- Superior cutting performance
- Very versatile with many available attachments for year-round use
- Easy to service
- Powerful horsepower (HP) engine
- Somewhat underpowered when climbing hills with the mower deck engaged
- Manual PTO re-engagement after backing up is cumbersome
Joe Churchill for Family Handyman
John Deere produces various lawn mower types, including zero-turn, lawn, commercial and golf- and turf-specific options. Here are the following lawn tractor types to be on the lookout for and what differences you can expect between models. For reference, we tested a lawn tractor within the X300 line, but the John Deere quality is present in all the series.
- John Deere 100 Series: This is the most affordable line, which offers a two-year warranty on all mowers and decks up to 54 inches.
- John Deere 200 Series: Units in this line have a three-year warranty, cruise control and the smallest deck sizes.
- John Deere X300 Series: Twin Touch foot pedals are offered on these models along with a deck leveling system.
- John Deere X500 Series: This is the priciest lawn tractor line that features a longer warranty of 500 hours (or four years), the strongest HP motors and a larger 21-inch seat.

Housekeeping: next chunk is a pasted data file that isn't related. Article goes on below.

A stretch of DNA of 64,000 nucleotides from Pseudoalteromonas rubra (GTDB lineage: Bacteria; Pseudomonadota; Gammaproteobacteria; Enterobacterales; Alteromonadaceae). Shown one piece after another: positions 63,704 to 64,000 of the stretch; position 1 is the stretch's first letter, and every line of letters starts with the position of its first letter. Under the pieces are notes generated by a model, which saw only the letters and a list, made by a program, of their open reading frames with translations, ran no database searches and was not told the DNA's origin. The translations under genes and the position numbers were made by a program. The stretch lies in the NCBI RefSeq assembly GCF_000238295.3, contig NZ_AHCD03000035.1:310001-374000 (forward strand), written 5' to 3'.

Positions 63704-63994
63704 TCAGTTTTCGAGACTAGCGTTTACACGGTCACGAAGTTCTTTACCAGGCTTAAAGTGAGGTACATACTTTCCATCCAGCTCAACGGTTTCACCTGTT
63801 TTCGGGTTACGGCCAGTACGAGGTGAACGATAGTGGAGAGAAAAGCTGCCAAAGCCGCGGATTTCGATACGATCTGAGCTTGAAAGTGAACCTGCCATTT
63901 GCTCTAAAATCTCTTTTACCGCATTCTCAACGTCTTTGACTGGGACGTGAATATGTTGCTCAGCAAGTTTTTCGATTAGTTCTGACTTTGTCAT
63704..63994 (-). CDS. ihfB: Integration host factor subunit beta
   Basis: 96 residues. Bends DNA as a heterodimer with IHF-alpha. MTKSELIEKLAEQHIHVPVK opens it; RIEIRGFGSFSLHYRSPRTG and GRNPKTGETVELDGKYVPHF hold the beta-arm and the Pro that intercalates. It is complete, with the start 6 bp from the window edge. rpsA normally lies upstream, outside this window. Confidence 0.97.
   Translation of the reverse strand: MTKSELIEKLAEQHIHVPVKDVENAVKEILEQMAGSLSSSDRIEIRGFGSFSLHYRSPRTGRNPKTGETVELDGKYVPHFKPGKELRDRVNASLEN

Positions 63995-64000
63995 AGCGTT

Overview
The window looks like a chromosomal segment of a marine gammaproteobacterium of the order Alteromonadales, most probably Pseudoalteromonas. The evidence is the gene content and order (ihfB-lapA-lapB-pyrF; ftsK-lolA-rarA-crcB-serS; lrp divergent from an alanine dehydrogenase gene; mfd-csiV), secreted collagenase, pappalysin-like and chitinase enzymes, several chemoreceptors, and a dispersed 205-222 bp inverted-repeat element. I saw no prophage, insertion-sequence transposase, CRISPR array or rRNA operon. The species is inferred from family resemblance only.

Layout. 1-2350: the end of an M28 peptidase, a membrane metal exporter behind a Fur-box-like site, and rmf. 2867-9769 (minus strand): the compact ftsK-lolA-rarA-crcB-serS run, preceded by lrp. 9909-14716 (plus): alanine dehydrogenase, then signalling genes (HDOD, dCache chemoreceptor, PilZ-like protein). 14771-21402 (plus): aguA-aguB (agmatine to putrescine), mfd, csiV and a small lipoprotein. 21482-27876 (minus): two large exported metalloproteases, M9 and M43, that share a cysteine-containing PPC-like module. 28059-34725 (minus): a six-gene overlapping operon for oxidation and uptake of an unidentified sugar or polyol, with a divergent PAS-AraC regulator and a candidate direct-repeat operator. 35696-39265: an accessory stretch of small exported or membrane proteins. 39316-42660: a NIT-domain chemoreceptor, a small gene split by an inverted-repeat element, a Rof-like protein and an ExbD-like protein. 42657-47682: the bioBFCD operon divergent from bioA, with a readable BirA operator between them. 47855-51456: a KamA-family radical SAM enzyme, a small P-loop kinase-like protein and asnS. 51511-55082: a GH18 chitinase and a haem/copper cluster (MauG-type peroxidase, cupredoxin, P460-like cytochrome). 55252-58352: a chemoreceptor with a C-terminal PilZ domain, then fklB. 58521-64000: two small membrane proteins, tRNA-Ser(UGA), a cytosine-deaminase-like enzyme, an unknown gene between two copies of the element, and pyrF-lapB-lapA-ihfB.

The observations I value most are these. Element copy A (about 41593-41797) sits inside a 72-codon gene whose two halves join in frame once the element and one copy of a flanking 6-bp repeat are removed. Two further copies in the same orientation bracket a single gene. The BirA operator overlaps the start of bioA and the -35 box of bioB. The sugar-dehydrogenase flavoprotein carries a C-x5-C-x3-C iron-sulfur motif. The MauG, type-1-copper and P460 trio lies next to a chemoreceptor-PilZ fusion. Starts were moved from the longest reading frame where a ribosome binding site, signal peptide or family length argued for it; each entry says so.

I grew up on a small farm in Southeastern Minnesota and my dad was a John Deere guy. Having declared that, I will tell you I have no bias toward a John Deere. In fact, I used to sell against John Deere in the golf and sports turf markets. John Deere isn’t the only good riding lawn mower out there—there are others, like Cub Cadet, Husqvarna and Kubota, to name a few. Yet, there is something about a John Deere lawn tractor that quickly transports me to my happy place. It gives me a better sense of comfort and assurance knowing I’m buying quality.
A lawn tractor from John Deere will set you back a few bucks, but there’s a reason for that. John Deere has been making quality lawn tractors finished in that classic green paint since 1963. It’s the genuine article when it comes to lawn tractors, the one all other manufacturers try to mimic. As Benjamin Franklin once said, “The bitterness of poor quality remains long after the sweetness of low price is forgotten.”
John Deere lawn tractors aren’t perfect, as there’s no such thing. But after spending some quality time with one and focusing on the sum of its parts, I’d say it’s at the top of the lawn tractor food chain.
Where to Buy a John Deere Lawn Tractor
Like many equipment manufacturers, John Deere offers a good-better-best product selection. You can buy them at big box stores, like The Home Depot and Lowe’s, where light-duty options may better fit your price point. Or you can buy the beefier X300 and X500 series lawn mowers at authorized John Deere dealers.